E-Mail Encryption: Lots of Choices, Plenty of Tradeoffs
Corporate espionage is big business these days. So it makes sense to deploy some kind of encryption system to ensure that prying eyes can't decipher anything garnered from intercepted messages or from stolen computers. Whether it is customer data, employee data, intellectual property or confidential financial information, losing anything can be seriously detrimental.
"Lost or stolen data can cripple a business's reputation and financial standing," says Than Tran, product marketing manager at PGP Corp. of Palo Alto, CA. "A business must ensure e-mails containing sensitive information are kept secure and that they comply with privacy laws to assure safe transactions for their customers and the privacy of their employees."
Tran explains that there are several different methods of e-mail encryption. Endpoint-to-Endpoint represents full encryption from the originating device to the recipient device. This method provides the highest level of security by allowing no intervening points at which plaintext data can be read by anyone but the intended parties. The drawback is that this mode also creates the greatest amount of complexity from an implementation, administration and management perspective. This complexity mainly results from the fact that encryption software must be installed and maintained on the endpoint that integrates with the client email reader software.
Gateway-to-Endpoint is one way to simplify things. It provides full encryption from a gateway system within the sender's network to the recipient's endpoint. In this scenario, the message leaves the sender's desktop in plaintext and is encrypted by a gateway located within relative proximity to the email server. This mode eliminates the need for any encryption software or user interaction on the sender's side.
"Another variation on this is Gateway-to-Gateway," says Tran. "It is like Gateway-to-Endpoint, but adds an encryption gateway on the recipient's side, thus eliminating desktop software and administrative costs on that end as well."
Finally, there is Gateway-to-Web which provides access to sensitive data via a Web server, possibly co-located on the gateway itself. The data is typically protected via transport layer encryption, such as Secure Sockets Layer (SSL). This allows secure communication to occur with any recipient, regardless of its architecture or level of sophistication.
"In this scenario, a standard message is sent to the recipient, advising that a secure message is waiting at the gateway," says Tran. "The recipient retrieves this message via a secure connection, which may also require authentication with credentials delivered by an out-of-band mechanism."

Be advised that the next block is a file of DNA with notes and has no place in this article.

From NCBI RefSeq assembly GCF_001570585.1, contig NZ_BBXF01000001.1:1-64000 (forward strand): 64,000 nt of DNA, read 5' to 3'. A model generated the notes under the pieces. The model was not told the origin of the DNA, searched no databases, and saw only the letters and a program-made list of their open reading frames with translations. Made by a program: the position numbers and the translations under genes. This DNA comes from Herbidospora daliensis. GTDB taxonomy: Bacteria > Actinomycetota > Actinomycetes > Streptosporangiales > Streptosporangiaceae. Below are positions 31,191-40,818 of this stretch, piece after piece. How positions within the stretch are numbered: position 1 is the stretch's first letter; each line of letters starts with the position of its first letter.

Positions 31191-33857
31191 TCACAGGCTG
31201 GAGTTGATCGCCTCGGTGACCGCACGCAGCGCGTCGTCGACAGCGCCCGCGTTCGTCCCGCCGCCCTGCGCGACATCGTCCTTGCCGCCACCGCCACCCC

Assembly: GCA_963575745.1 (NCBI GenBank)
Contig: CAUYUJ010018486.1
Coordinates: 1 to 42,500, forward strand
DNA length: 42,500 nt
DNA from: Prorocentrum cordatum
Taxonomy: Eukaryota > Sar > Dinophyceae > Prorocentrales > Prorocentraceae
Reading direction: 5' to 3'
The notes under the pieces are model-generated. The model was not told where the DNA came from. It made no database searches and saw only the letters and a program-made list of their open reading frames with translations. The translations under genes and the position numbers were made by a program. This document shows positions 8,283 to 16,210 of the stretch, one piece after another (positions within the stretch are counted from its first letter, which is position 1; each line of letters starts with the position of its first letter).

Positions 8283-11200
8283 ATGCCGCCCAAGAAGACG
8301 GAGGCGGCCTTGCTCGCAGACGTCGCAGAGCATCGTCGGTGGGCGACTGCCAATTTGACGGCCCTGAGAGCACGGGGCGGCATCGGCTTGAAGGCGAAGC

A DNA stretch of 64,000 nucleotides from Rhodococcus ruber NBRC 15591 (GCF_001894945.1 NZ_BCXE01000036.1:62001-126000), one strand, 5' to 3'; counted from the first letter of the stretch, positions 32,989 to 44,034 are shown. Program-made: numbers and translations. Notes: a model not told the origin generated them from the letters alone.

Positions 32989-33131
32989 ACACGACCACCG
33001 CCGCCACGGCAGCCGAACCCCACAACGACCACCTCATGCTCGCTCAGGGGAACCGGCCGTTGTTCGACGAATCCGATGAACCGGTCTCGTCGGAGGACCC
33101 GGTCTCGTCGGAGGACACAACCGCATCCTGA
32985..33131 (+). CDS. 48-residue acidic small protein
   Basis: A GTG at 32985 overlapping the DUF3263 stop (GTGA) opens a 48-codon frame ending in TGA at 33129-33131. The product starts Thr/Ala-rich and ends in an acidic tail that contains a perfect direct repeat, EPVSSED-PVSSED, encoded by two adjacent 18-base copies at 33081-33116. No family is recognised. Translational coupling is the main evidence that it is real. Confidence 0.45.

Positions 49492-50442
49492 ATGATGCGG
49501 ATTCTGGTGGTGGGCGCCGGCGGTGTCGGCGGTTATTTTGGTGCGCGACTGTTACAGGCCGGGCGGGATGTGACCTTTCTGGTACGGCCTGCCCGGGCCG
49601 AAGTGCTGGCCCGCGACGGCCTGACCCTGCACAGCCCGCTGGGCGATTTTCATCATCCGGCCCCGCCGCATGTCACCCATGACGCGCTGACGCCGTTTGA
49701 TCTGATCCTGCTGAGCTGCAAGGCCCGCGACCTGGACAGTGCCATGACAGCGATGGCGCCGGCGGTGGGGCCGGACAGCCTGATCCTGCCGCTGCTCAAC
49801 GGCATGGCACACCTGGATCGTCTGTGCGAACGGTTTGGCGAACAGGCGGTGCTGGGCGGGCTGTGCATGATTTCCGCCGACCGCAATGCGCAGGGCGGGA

PGP offers several solutions to ensure secure and simple email encryption. PGP Universal Server enables organizations to control deployment, automate user and key management, enforce policy, and centralize reporting for one or more encryption applications. The company can start with a single encryption application, growing a deployment across the enterprise and out to customers and partners. The application scales well as new systems are added and integrates easily with the existing infrastructure. PGP Universal Server automates the creation of user accounts, management of user keys, delivery of policy updates to applications, installation of software updates and also does logging and monitoring.
It is supplemented at the desktop level by PGP Desktop Professional, which is managed by PGP Universal, to secure email, data stored on disk and AIM traffic. It also provides digital signature capability.
"PGP Whole Disk Encryption technology is used for full disk encryption, securing all date including often overlooked temporary, swap, and hibernation files that include copies of sensitive data, files and e-mails," says Tran. "As a business grows and requires more bandwidth/security it is best to then upgrade to PGP Universal Series, a robust and scalable e-mail encryption platform."
A perpetual license for PGP Desktop Email 9.6 for Windows costs $149.
Tran offers some advice for businesses with regard to email encryption.
"The challenge for email encryption is to select a solution that will support the growth and changes within the business's email architecture and will also be leveraged by non-email applications requiring encryption services," he says. "It is absolutely vital for a company to encrypt not just e-mails but also files that contain sensitive information with the highest level of protection. It can be a costly and devastating set back to a business, if sensitive data is exposed to unintended personnel."
Reason? According to Gartner Inc. of Stamford, CT, 84 percent of high-cost security incidents occur when insiders send confidential data outside the company without properly securing the data.
"Different companies have different needs and should assess its own risk before deciding to implement a security solution," says Tran. "Furthermore, it is critical that a business conducts frequent audit of its security procedures, processes and technologies in order to comply with ever changing regulations."
Article courtesy of Enterprise IT Planet